Those who mistrust religion or distance themselves from churches "are, like all of us, seeking a way that seems right to them. We ought to love those who disagree with us, including those who see us as bigots. They are not our enemies."
"It's kind of sad how talking about faith brings up this huge divide," Lindsey Stirling said in an interview with Huffington Post. She recalled the initial negative reactions she had from fans when she first began talking openly about her faith.
"When she was first bringing up her faith. . . there was this huge negative backslide at first,'" said Brooke Passey, co-author to Lindsey Stirling's new autobiography.
Though concerning, this divide is not as stark as it may seem; one can be turned off by forms of religious speech and not necessarily be secular. It’s true that the respected Pew Research Center tells us the "nones" (the religiously unaffiliated, which make up nearly a quarter of the U.S. population) are "becoming increasingly secular." And the younger they are, the gloomier those who belong to a church might perceive things to be. Only 38 percent of millennials born between 1990 and 1996 say religion is important in their lives. But notably, 61 percent of all nones believe in God.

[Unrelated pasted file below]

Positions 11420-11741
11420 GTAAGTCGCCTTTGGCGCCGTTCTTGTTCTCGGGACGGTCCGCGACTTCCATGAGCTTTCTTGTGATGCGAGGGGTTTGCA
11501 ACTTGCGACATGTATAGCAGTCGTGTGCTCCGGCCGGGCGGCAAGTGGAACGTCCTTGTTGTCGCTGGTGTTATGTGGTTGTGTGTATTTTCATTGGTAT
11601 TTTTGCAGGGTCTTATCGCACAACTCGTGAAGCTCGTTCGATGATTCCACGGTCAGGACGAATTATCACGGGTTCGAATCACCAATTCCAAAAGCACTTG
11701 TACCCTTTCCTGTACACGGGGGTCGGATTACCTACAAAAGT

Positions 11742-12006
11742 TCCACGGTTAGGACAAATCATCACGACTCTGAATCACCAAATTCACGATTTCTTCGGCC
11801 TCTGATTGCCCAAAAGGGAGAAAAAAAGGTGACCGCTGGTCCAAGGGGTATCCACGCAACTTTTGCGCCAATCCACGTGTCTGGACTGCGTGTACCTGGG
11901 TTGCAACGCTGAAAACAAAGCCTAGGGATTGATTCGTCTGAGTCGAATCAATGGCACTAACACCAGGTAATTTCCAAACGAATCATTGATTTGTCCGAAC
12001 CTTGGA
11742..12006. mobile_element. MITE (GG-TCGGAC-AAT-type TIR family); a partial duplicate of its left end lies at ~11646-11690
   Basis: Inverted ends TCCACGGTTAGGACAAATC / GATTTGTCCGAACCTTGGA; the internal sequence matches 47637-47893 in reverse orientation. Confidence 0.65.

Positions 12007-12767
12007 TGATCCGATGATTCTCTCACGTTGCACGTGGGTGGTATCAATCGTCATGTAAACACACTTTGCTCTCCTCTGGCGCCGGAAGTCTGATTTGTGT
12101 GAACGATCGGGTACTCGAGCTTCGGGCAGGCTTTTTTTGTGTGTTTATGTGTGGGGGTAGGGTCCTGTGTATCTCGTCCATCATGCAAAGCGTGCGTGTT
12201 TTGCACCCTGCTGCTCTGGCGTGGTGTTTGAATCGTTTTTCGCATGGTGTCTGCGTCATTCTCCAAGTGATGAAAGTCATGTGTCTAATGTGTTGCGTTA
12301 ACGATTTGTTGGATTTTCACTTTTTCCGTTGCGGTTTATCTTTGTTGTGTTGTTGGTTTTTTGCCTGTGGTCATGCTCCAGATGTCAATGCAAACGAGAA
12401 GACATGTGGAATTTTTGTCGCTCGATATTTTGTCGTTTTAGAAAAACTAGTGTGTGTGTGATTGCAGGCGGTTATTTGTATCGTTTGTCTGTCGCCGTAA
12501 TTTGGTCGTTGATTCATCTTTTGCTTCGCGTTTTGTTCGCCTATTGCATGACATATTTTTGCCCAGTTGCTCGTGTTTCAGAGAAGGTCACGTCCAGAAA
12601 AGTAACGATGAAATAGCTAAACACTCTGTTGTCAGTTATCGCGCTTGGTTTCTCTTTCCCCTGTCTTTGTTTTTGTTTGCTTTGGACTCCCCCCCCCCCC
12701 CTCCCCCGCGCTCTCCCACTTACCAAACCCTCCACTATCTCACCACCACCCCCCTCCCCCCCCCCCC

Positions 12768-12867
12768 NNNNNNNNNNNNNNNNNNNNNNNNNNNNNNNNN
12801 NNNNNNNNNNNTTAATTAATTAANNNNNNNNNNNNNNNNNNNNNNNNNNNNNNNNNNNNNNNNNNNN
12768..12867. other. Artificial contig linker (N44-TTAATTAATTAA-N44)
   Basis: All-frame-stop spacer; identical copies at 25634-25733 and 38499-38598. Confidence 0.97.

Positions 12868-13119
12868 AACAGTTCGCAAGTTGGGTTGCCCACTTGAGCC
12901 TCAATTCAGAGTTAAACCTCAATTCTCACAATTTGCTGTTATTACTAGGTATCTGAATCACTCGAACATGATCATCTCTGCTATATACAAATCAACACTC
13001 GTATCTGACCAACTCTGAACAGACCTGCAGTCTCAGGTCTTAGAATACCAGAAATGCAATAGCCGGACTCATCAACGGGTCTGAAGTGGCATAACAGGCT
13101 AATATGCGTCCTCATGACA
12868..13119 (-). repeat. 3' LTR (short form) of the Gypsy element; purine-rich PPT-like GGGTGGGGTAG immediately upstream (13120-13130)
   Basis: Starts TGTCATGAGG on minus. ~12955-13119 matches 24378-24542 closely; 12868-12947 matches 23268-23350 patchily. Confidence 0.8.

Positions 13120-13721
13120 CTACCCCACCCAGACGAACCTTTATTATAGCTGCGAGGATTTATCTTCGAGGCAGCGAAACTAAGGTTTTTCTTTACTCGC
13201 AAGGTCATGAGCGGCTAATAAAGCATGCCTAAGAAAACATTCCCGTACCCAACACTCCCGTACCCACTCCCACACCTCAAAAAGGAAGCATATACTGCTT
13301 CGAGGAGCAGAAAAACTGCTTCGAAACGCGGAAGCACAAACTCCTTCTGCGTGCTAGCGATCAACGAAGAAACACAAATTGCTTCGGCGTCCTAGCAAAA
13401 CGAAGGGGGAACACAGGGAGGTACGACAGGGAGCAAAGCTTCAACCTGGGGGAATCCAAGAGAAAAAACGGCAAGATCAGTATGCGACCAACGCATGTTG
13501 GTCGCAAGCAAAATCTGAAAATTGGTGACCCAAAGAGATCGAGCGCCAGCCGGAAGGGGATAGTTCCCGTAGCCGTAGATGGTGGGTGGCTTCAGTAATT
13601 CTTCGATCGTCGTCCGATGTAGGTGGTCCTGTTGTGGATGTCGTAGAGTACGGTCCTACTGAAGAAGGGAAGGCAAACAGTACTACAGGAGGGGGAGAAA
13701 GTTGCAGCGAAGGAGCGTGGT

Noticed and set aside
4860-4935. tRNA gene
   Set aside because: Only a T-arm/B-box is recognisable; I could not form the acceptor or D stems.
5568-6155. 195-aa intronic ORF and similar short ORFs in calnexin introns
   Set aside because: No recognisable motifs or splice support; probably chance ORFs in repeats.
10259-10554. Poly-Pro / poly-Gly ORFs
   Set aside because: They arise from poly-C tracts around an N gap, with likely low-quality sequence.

If, as Pew reports, only a quarter or less of millennials read scripture or participate in prayer at least once a week or rely on religious teachings for moral guidance, we can assume that much of what they perceive organized religion to be stems from a lack of familiarity with the religious experience. What they know of religion rarely goes deeper than the headlines.
Helping those who don’t belong to a church understand religion and its motives is more likely to come about (though it’s not guaranteed) if people of faith not only know what they believe and why they believe it but also explain that belief so clearly that their witness cannot be misunderstood.
Lead image from Mormon Newsroom.
In Our Search for Happiness: An Invitation to Understand the Church of Jesus Christ of Latter-day Saints, which is the most recent addition to the approved missionary personal library, Elder M. Russell Ballard explains the Church and LDS beliefs in a clear and inoffensive way. Elder Ballard discusses the Apostasy, the need for the Restoration, the Book of Mormon, the priesthood, the plan of salvation, the Articles of Faith, the Word of Wisdom, temples, missionary work, and benefits of living the gospel. Through personal experiences he reveals how the gospel has benefited him and concludes by bearing his testimony.